Telstra customers charge millions more, avoiding fines

Telstra customers charge millions more, avoiding fines

The Telecommunications Monitoring Group reports that Telstra has raised nearly $ 2.5 million for thousands of customers over a 12-year period.

The Australian Communications and Media Commission has ordered giant Telco to upgrade its game and comply with federal billing accuracy laws.

Investigators found that between February 2008 and February 2020, more than 10,000 customers were robbed of an average of $ 231.

Most people at that time were provided with an interim Telstra service – usually a mobile phone – due to delays in connecting or adjusting their landlines.

ACMA President Nerida O’Loughlin said the errors were a clear violation of the telecommunications consumer protection code.

“It is unacceptable for Telstra to allow such an issue to go unnoticed for so long and affect so many customers,” he said on Thursday.

Ms. O’Lohlin said customers under the existing or requested landline service should not be charged more for interim services than they normally pay for.

“Charging high fees can lead to financial problems for affected customers, which is why ACMA considers accuracy in billing procedures an important consumer safety,” he said.

Telstra self-announced earlier this year that it had overcharged ACMA.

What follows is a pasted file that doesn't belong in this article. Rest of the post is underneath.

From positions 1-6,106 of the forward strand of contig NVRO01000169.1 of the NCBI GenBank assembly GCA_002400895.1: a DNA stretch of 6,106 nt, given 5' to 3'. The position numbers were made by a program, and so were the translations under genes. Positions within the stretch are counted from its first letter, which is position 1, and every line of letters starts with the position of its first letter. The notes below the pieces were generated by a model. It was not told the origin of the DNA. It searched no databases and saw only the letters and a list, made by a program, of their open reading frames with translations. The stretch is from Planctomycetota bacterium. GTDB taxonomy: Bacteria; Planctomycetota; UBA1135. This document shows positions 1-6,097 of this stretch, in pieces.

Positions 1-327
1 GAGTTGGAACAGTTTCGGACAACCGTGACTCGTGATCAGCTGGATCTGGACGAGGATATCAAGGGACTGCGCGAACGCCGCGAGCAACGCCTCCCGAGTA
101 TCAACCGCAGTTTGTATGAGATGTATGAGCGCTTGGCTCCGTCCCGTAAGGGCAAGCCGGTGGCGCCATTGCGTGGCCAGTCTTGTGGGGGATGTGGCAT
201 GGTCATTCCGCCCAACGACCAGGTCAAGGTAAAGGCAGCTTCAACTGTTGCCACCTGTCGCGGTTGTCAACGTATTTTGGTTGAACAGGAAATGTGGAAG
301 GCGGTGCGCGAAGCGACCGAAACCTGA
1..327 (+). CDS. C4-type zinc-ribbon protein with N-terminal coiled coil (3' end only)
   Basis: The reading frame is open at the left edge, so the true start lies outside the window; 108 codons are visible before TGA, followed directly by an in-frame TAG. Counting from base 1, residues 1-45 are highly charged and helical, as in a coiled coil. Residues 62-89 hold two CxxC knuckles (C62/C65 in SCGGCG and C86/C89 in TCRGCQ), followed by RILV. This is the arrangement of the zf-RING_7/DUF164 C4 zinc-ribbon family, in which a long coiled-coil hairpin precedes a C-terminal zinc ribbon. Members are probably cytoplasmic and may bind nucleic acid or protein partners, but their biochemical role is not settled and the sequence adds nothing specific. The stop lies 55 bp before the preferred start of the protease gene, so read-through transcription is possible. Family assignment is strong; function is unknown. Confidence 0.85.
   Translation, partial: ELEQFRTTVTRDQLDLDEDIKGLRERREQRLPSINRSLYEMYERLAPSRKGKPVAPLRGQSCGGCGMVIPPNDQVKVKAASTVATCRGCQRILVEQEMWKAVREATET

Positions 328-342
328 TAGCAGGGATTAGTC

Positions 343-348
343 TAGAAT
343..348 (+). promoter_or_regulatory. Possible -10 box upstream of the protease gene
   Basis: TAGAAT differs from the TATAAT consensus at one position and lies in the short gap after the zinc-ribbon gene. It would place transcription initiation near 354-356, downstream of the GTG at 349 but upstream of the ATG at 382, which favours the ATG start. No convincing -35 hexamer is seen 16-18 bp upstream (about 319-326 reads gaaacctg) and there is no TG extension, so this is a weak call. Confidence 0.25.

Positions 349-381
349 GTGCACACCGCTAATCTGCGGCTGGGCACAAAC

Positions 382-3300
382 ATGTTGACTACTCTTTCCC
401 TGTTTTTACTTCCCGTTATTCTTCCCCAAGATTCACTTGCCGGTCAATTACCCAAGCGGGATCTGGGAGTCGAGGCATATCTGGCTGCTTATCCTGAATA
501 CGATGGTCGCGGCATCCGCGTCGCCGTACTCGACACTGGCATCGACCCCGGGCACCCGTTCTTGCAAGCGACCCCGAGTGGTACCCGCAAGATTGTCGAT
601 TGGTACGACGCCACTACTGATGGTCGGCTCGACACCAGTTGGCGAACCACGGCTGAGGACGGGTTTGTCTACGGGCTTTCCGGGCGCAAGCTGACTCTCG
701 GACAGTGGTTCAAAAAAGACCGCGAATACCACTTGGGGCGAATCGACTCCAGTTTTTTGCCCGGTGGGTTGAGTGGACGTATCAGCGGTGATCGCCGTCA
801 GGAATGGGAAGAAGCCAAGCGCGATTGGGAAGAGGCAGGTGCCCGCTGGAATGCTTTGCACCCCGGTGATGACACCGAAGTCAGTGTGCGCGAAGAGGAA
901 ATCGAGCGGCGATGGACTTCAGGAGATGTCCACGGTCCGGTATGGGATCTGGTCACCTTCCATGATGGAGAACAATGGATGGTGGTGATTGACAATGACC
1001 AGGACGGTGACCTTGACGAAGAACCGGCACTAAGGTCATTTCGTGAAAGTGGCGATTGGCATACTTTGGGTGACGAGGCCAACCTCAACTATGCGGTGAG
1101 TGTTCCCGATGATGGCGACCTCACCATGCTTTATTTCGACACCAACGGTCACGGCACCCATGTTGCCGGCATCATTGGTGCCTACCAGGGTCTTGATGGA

It states that the billing error was caused by ID errors when the new customer database was launched in 2008.

“It is unacceptable to receive something as important as incorrect billing, and we apologize to our customers,” a company spokesman said in a statement.

“Since we found fault, we have been working to refund customers and change our processes, so this will never happen again.”

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The ACMA duly guided Telstra to comply with the DCP code and warned that violations could result in fines of up to $ 250,000.

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Cory Weinberg

About the Author: Cory Weinberg

Cory Weinberg covers the intersection of tech and cities. That means digging into how startups and big tech companies are trying to reshape real estate, transportation, urban planning, and travel. Previously, he reported on Bay Area housing and commercial real estate for the San Francisco Business Times. He received a "best young journalist" award from the National Association of Real Estate Editors.

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